The Strait of Hormuz is the world’s single most important oil passageway where ships transport 30% of world oil, 17.2 million barrels per day. This includes most of the oil from Organization of Petroleum Exporting Countries (OPEC) members — 88% of Saudi Arabia, 92% of Iran, 96% of Iraq, 99% of UAE, and all of Kuwait and Qatar the world’s biggest exporter of LNG
On Dec.4, 2018, U.S. officials announced they aim to reduce Iran’s oil exports to zero in a bid to curb the Islamic Republic’s missile program and regional influence.
The next day, Hassan Rouhani threatened to disrupt oil shipments from neighboring countries if Washington presses ahead with its goal of forcing all countries to stop buying Iranian oil. His statement was warmly welcomed by Iranian revolutionary guard corps (IRGC) commander Qasem Soleimani, stating: “If Iran’s oil exports are stopped, we will not allow the export of oil to other parts of the world through the Persian Gulf and Strait of Hormuz.”. However, despite this hollow rhetoric, according to an industry source and tanker data, Iranian oil exports have dropped in July 2019 to as low as 100,000 barrels per day (BPD) due to sanctions and rising tension with the United States and Britain.
In the meantime, the IRGC commanders and their propaganda machine started with rhetoric such as: “The IRGC is relying upon on the use of high-speed patrol boats and mines which they are now combining with a series of new weapons and equipment. These include modern Chinese under-license built anti-ship and cruise missiles such as Qader, Noor (C-802), Nasr (C-704) and Kowsar (C-701), which can be launched from shore or from the sea using theirs near 50 Fast Patrol Boats and Missile Boats.
However, the U.S. military carried out a secret cyber strike on Iran to prevent it from interfering with shipping.
According to New York Times, American military cyber forces in June knocked out a crucial database used by Iran’s elite paramilitary force to target oil tankers and shipping traffic in the Persian Gulf hours after that force shot down a U.S. surveillance drone, according to U.S. officials.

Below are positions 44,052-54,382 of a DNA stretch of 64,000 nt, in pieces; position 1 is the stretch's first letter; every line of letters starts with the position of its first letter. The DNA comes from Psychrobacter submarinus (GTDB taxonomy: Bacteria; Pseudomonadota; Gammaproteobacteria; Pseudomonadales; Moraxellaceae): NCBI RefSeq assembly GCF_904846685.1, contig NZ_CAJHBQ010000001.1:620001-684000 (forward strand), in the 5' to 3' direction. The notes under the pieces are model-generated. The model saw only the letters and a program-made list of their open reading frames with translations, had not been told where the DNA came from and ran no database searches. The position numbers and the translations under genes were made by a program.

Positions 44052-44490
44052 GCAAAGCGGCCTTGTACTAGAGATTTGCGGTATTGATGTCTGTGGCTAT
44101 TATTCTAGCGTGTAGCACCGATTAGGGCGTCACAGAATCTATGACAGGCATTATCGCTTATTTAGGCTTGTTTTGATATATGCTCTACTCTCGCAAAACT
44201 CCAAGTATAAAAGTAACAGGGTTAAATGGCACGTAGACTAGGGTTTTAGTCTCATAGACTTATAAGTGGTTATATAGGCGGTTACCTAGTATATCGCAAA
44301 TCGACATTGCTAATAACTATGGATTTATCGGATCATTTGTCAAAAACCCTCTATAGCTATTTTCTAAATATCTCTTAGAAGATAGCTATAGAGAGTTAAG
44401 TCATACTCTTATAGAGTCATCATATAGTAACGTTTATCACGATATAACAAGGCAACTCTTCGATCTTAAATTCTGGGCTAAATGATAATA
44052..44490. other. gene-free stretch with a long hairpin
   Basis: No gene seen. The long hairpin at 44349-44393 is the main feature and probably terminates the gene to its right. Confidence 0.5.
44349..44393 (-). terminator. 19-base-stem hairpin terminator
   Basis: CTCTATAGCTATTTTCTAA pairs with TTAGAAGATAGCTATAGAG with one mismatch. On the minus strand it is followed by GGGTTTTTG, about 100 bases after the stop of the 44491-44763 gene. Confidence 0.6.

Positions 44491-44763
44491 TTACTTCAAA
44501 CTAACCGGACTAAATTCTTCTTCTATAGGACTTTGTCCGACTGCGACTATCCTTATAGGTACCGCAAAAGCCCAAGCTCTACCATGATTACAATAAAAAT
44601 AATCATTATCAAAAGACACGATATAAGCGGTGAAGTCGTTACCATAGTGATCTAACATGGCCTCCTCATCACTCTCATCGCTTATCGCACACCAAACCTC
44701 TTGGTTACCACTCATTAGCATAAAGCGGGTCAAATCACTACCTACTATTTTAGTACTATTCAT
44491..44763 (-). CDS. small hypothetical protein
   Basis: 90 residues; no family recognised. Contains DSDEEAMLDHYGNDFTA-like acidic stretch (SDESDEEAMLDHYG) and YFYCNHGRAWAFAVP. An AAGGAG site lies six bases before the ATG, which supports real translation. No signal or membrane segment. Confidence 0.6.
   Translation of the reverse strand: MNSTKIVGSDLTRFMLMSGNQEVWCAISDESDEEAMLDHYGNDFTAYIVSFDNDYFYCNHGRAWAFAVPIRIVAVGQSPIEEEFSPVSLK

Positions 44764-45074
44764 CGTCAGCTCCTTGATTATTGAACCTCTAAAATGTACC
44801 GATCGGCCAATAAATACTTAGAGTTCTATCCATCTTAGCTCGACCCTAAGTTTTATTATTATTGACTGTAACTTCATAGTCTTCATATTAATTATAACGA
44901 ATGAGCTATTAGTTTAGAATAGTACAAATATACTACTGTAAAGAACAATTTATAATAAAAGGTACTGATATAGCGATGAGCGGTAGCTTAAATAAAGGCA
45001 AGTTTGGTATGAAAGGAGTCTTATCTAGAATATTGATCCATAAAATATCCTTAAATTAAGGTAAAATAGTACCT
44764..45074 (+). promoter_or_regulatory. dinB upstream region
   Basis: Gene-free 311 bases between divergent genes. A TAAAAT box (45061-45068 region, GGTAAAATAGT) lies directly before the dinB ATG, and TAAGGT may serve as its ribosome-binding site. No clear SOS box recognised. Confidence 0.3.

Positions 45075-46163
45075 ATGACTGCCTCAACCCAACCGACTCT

The retaliatory strike by U.S. Cyber Command against the system used by the Islamic Revolutionary Guard Corps was approved by President Trump, who that same day called off a military airstrike against Iran because killing Iranians would not be “proportionate to shooting down an unmanned drone.”
U.S. Cyber Command did not address questions on the secret operation. “As a matter of policy and for operational security, we do not discuss cyberspace operations, intelligence, or planning,” Elissa Smith, a Pentagon spokeswoman, said in a statement.
Meanwhile, hours before the hijacking of the British oil tanker in the Persian Gulf, America’s special representative for Iran Brian Hook outlined the US initiative for maritime security in the Strait of Hormuz. “This maritime security framework will enable nations to provide escort to their flagged vessels while taking advantage of the cooperation of participating nations for coordination and enhanced maritime domain awareness and surveillance. “he added.
In the meantime, teachers, students, workers unemployed and jobless youth rally every day in Iran in protest of the deteriorating economics condition, growing poverty, and government corruption. While none of their demands have been met, several human rights activists have been arrested and sentenced to long prison terms.
Today, the Iranian regime is at its weakest position; resistance Units in Iran conduct and promote the push back against the despotic rule of the Iranian regime. The National Council of Resistance (NCRI) believes regime change by the Iranian people is within reach. Therefore the EU must not follow the failed policy of appeasement, they must only put pressure on the Iranian regime and hold its leaders to account for their atrocities and terrorism at home and abroad.
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